Bernard O'Donoghue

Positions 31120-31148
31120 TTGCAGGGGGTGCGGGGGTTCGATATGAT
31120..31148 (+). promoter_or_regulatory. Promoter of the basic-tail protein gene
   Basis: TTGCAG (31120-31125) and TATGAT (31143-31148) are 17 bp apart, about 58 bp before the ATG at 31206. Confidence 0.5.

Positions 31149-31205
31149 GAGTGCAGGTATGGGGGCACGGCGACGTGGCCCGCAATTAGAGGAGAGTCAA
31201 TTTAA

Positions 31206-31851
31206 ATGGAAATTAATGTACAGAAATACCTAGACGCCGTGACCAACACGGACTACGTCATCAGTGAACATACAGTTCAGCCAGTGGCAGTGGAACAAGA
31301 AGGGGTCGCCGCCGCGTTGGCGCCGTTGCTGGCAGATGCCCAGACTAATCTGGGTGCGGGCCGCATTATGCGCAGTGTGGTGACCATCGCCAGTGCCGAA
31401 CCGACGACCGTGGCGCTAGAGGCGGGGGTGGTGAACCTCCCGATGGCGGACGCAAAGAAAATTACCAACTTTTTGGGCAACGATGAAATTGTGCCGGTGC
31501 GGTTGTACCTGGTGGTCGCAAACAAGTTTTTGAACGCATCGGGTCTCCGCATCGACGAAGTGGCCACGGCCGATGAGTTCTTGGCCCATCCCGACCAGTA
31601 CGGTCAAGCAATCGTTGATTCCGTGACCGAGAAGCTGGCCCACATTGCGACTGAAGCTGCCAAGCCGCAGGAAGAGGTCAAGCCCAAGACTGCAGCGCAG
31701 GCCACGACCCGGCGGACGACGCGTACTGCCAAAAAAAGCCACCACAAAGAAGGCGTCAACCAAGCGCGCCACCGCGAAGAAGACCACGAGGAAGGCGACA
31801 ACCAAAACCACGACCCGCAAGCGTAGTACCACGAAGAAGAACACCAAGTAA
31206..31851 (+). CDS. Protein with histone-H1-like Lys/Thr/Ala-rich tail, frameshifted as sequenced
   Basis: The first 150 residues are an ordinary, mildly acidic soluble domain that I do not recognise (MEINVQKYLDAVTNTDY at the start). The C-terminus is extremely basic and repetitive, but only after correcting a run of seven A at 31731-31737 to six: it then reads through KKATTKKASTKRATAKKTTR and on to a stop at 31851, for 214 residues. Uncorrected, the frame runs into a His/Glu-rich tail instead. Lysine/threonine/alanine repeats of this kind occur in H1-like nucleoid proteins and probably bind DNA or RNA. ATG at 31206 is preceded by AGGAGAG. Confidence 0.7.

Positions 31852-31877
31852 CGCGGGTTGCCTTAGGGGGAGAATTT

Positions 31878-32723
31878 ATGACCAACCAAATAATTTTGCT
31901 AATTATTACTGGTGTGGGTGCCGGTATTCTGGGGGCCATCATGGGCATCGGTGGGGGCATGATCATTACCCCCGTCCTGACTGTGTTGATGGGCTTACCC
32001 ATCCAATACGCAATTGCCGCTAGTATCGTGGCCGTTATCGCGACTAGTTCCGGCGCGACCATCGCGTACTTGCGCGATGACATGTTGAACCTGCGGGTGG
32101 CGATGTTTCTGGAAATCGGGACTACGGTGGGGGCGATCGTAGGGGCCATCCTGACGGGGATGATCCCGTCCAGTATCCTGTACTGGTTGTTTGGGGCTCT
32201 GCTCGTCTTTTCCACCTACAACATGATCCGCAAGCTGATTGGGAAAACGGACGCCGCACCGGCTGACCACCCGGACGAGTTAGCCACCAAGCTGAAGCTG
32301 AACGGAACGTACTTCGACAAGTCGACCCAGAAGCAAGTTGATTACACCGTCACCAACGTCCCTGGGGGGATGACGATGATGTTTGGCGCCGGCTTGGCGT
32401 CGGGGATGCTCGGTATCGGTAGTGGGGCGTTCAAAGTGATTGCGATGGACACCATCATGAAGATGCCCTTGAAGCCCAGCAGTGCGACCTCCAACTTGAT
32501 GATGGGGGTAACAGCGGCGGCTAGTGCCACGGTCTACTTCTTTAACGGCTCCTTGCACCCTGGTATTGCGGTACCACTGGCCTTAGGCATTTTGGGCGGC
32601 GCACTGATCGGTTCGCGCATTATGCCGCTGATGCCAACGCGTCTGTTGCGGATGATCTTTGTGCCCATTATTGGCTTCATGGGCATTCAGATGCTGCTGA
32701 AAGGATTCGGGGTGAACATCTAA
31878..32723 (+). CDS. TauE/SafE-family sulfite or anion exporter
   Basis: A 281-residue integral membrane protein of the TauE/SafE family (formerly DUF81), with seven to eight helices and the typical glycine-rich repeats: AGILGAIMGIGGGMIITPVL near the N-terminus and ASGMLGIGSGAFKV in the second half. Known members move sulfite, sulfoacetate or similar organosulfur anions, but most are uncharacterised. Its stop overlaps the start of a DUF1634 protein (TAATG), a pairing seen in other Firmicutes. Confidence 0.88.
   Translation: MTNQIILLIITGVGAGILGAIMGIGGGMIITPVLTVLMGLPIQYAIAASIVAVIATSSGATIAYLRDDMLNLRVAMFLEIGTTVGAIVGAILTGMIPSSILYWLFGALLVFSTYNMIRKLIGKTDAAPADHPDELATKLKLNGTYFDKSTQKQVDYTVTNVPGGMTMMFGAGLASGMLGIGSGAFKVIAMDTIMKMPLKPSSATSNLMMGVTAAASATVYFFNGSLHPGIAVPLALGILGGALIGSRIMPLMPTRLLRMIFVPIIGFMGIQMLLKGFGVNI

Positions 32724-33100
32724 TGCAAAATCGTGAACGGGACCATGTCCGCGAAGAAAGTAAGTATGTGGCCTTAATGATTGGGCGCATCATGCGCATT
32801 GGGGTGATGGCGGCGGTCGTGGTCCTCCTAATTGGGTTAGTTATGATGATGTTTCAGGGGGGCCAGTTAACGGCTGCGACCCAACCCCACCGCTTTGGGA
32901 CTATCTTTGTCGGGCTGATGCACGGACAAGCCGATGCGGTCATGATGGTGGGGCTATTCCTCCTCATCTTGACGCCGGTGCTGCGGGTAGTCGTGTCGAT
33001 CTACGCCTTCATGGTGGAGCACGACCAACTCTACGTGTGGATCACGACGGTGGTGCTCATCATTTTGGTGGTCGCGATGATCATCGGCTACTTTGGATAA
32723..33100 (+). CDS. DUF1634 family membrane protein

Geoffrey Chaucer (c.1344-c.1400) is rightly regarded as the Father of English Literature. His observant wit, his narrative skill and characterization, his linguistic invention, have been a well from which the language's greatest writers have drawn: Shakespeare, Pope, Austen, Dickens among them. He wrote his first poems as a young man, but it was in his thirties and forties that he composed his best known works: The House of Fame, The Parliament of Fowls, and Troilus and Criseyde, at a time when he rose to prominence in public, as well as literary, life. A courtier, a trade emissary and diplomat, he fought in the Hundred Years War and was captured and ransomed; his marriage into the family of John of Gaunt ensured his influence in political society. For more than a decade, he was engaged on his most famous work of all, The Canterbury Tales, until his death around 1400; there is no record of the precise date or the circumstances of his demise, despite vivid and colourful speculation.